World’s 50 Best Restaurant Awards Latin America 2014 – Behind the Scenes

World's 50 Best Latin America Elena Reygales

World’s 50 Best Latin America

A few weeks ago…actually, I lie, I remember the exact date: 3 September 2014 (how could I not), I attended the World’s 50 Best Restaurant Awards Latin America, in Lima at the very posh Lima Country Club hotel.

I travelled a day and a half to get to Lima (didn’t expect to visit again this year), just in time to hunt down a big bowl of ceviche and a dizzying tower of crab causa, plus a glass of could-be-colder chicha morada before the awards.

Because I don’t often get to attend such things, I wrestled about to get a frock and heels for the day and a half I did have spare, that at the very least wouldn’t leave me tripping down the stairs in front of Alex Atala’s revered free-range Amazonian python-leather clad feet. I survived, the frock performed no nip-slips, I chatted to anyone who would agree to converse with me in English (Perdon no hablo Español….*insert shameface*).



I may not have conquered the room nor earned the right to another invitation, but this is what I picked up at the World’s 50 Best Restaurant Awards Latin America 2014, and various after party dos I had the sheer luck of attending:

  • The ladies at the registration entry points (regular, media, VIP) will probably look more elegantly put together than you. Accept it. Also red lips do not work unless you b.e.l.i.e.v.e
  • The wait staff offering glasses of champagne and Pisco Sours (in this case- Lima, and all) do know what they are doing. Accept the first glass – you need it more than you understand right now.
  • The chefs are imbibing as well. Or doing jumping jacks, yoga handstands or having their therapists give ‘em a pep-me-the-hell-up talk etc etc.  If anyone tells you they are not nervous/devil-may-care – they are fibbing. Unless it’s Gastón Acurio. He is the Zen of zen kings. As you know.
  • Think Bridget Jones, and circulate, tilting your head to the side ever so slightly and nodding, as if you have been there from the start of the conversation and understand whatever Latin language is being spoken, and laugh when the recipients of the story do. At the first gap in conversation, chip in: “You know, in South Africa, we really don’t like raw fish. Have you seen the story about the Chinese man and the tapeworms? Horrifying. Though sushi is the novelty of the last 8 years. Oh, and we’ve evolved past eating domesticated animals – my nephews have, well had guinea pigs. They don’t always live long, the buggers…”. Aim to create gentle tension and thereby stimulate vigourous discourse. If met with silence, or if the circle moves in tighter, thereby leaving you with a cold wind on your back, just follow up with, “Bailamos! Te quiero” (or any Enrique Iglesias lyrics you can muster), and repeat from the top…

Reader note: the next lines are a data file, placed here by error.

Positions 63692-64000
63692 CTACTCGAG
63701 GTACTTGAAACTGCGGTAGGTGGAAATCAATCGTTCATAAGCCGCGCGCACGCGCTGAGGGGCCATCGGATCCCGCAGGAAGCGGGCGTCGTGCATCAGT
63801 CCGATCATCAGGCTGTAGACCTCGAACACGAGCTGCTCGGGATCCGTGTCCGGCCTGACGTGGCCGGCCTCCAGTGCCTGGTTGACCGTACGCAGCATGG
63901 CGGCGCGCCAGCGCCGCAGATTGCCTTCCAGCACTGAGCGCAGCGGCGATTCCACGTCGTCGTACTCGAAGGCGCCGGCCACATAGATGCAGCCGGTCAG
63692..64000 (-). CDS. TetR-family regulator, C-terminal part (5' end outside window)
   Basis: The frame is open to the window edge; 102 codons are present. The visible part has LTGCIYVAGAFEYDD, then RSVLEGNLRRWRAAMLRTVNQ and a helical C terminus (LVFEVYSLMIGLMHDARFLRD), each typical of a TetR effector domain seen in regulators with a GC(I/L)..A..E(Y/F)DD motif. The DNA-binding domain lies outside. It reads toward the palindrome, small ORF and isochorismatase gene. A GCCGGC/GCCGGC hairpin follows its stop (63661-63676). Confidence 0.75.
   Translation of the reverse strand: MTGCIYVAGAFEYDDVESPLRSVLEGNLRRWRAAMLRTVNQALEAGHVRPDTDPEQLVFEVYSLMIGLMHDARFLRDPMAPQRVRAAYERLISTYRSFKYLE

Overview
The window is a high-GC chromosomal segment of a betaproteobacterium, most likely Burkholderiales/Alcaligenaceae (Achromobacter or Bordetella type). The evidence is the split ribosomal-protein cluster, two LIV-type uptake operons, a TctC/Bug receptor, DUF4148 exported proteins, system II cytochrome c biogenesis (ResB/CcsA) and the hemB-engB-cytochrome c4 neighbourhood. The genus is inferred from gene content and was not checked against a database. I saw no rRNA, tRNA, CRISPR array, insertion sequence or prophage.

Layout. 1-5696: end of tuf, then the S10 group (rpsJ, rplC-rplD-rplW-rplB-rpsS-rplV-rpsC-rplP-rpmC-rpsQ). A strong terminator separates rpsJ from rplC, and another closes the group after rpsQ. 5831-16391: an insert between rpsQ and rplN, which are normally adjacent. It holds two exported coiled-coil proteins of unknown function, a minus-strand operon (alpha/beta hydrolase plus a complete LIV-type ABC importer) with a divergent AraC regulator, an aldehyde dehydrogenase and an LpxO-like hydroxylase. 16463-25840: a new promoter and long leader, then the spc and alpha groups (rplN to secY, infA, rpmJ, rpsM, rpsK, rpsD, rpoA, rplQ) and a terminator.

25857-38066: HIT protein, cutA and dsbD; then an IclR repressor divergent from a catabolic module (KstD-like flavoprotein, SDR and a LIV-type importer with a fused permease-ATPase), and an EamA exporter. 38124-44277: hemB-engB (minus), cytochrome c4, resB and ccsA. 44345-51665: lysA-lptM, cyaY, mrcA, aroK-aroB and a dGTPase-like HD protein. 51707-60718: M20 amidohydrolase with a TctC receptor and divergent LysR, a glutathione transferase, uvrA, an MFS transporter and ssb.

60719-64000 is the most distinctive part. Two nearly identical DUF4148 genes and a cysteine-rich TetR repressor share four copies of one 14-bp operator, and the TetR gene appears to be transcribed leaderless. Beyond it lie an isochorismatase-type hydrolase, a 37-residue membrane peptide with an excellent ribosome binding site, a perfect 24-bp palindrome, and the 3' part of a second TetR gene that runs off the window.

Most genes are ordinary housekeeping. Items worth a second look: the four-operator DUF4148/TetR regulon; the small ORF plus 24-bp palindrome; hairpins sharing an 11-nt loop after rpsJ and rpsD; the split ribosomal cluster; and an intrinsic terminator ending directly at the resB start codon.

• If met by insistent declarations by the person you are talking to (or at, my case), that they do not understand a word you are saying/a word of English, do not feel foolish that you’ve just spent 10 minutes in an intimate monologue about the “future of social change being our responsibility”. Think of it as drying out your throat in readiness for that second drink. Get that second drink, now.
  • When waiters offer you snacks, accept them. Each one has been created by a selection of the chefs on the list. I did not realise this (How?! I know..) and did not eat a single morsel, except for the Cacao Barry chocolates that twinkled like friendly (English speaking) jewels. More food to line the stomach and spleen. Less chocolate.
  • The water you are offered comes in a glass bottle and not filtered, in jugs with lemon. This may be an awkward time to bring up your saintly quest to forever thwart the big, bad bottled water industry…*koff. sponsers. koff*